As stated, where the element 94 is of single-piece construction, connectors 78 may be employed to connect the same to the cover portions 46 at each end thereof. Since the elements 94 are relatively short, connectors 78 are sufficient to retain the same on the gutter 22, clips 68 and not being necessary. That is, clips on the cover sections 46 and the connectors 78 are adequate to secure the element 94.
The outer-mitre gutter cover element 96 of FIG. 10 is also broken away into upper and lower portions, the upper broken-away portion being of two-piece construction, including halves 96a and 96b, and the lower broken-away portion 96' being of one-piece construction.
As in the case of inner-mitre element 94 of FIG. 9, the outer-mitre element 96 of FIG. 10 includes the edge, angular and main cover portions of identical dimension and configuration as portions 48, 50 and 52 of cover section 46 for insertion under the roof shingles, accommodation of the shingle overhang 60 and covering the gutter, respectively. Additionally, since there is no valley at the outer-mitre roof portion, there is no need for the water-dividing upwardly-bent walls 98 of elements 94, and the downwardly-turned flange 54 can be provided, so that clips 68 may be employed, if desired.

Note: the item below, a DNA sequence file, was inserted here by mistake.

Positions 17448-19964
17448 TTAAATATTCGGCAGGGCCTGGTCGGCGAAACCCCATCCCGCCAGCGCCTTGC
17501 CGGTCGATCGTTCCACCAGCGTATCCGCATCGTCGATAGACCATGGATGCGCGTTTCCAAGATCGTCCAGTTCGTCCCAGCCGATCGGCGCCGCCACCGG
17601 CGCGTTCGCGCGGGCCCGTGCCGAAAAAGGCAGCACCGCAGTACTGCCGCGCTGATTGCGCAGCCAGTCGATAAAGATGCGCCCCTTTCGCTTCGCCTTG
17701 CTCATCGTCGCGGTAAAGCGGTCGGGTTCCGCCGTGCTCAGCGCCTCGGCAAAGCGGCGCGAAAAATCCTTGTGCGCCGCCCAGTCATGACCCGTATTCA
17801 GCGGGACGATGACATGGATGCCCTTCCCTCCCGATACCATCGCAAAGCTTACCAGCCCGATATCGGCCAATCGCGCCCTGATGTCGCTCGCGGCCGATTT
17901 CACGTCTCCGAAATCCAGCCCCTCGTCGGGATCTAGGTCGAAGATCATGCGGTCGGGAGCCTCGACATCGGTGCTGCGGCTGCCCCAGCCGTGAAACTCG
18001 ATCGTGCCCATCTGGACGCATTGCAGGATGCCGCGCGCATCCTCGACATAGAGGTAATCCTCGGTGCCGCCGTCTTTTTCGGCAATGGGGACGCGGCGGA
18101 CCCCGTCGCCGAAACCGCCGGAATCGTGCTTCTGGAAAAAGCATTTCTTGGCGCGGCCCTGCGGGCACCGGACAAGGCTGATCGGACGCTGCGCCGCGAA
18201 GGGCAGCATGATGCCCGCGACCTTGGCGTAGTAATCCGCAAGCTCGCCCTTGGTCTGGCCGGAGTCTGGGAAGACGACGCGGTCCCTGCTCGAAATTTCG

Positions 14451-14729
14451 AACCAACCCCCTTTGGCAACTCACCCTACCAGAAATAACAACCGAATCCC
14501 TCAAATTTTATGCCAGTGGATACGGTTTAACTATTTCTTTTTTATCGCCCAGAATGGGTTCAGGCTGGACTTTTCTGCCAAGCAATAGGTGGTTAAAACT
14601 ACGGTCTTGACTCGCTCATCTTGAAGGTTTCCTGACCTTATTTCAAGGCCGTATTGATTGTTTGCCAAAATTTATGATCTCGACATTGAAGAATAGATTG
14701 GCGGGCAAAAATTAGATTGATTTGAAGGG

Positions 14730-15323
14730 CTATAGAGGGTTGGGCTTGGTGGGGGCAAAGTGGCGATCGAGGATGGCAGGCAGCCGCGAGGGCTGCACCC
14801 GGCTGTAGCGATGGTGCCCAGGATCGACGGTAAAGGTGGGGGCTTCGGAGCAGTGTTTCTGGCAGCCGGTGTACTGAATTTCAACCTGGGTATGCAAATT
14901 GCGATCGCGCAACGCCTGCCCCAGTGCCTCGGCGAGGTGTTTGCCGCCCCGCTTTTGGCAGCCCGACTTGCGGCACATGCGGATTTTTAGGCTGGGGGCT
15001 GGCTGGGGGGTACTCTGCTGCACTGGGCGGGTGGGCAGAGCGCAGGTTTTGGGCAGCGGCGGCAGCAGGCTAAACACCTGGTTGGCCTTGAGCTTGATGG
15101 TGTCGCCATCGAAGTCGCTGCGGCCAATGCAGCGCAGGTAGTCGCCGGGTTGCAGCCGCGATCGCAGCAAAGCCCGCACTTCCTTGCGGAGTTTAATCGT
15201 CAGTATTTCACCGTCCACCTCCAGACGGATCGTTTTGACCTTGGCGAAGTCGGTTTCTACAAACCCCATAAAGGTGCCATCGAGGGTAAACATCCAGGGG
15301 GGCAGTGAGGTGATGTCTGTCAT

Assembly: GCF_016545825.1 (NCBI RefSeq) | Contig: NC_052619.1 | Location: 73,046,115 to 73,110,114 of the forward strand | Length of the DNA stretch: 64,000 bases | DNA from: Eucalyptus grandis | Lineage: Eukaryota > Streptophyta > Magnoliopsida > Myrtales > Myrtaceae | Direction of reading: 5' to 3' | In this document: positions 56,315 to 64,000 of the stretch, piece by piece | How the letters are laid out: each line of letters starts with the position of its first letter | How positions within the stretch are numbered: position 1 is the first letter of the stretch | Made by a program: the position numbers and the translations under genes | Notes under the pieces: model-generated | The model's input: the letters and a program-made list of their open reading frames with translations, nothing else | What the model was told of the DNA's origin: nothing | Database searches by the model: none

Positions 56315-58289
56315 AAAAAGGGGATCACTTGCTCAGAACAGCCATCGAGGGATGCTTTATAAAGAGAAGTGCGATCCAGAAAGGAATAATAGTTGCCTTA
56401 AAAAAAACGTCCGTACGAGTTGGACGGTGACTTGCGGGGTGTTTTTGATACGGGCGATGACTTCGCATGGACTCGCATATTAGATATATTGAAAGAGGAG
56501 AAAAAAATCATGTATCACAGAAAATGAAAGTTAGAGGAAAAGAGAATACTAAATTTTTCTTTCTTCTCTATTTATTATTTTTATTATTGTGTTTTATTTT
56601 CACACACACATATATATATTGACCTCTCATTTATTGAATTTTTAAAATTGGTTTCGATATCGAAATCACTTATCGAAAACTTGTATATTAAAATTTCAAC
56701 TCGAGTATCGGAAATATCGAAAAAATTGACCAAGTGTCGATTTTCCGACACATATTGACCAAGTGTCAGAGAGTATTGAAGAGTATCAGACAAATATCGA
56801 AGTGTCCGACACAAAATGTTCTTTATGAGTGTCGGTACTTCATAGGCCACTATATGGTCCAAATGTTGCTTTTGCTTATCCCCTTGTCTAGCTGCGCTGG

Being relatively small, the elements 96, like elements 94, may not require clips 68, and they may be secured to each other, in the case of two-piece construction, and to the gutter cover sections 46 extending from the ends thereof by connectors 78. However, if necessary, a flange 54 may be formed adjacent walls 98 to receive a clip 68.
It is apparent that up-turned walls 98' equivalent to walls 98 (see FIG. 2) may be provided anywhere along a gutter cover section 48, to prevent water run-off above building entrances or other areas where desired. For example, the material of flange 54 can be bent upwardly, rather than forming the down-turned flange.